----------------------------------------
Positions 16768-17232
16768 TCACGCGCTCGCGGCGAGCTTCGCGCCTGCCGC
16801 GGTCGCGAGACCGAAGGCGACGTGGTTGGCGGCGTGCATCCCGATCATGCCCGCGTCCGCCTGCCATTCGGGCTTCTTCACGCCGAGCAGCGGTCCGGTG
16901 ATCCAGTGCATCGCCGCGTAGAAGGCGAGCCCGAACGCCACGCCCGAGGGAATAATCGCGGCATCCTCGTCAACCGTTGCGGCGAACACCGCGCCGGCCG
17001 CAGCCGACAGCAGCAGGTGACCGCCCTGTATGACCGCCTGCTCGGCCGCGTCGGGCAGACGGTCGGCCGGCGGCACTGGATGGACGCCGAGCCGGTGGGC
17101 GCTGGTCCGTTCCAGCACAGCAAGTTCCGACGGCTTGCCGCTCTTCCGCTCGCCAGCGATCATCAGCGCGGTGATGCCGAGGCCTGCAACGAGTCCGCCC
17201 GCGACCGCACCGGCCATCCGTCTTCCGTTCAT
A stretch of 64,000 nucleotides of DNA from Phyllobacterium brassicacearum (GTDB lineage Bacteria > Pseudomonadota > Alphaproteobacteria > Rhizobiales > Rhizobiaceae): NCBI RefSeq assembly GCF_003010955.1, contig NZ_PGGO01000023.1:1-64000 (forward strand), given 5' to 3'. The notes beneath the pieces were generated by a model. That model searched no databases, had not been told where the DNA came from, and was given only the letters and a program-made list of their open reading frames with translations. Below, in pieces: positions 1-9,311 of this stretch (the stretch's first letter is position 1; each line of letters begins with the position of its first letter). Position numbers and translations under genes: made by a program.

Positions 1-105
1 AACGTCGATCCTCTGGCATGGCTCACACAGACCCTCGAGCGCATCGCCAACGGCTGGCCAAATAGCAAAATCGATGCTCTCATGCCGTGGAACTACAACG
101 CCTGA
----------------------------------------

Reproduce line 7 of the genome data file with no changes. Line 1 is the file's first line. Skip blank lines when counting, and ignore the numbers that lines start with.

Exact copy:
17201 GCGACCGCACCGGCCATCCGTCTTCCGTTCAT